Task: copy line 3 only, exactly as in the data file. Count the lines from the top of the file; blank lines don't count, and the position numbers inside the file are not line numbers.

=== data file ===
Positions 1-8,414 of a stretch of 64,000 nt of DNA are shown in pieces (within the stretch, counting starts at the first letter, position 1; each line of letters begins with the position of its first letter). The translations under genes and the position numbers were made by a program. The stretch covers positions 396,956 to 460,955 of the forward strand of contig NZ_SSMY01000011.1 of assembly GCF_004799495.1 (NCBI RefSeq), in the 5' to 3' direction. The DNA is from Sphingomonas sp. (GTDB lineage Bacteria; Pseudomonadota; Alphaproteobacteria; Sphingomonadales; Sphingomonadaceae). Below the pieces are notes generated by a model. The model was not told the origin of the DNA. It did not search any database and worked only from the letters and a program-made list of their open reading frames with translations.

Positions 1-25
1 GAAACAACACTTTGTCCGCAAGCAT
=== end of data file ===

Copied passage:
1 GAAACAACACTTTGTCCGCAAGCAT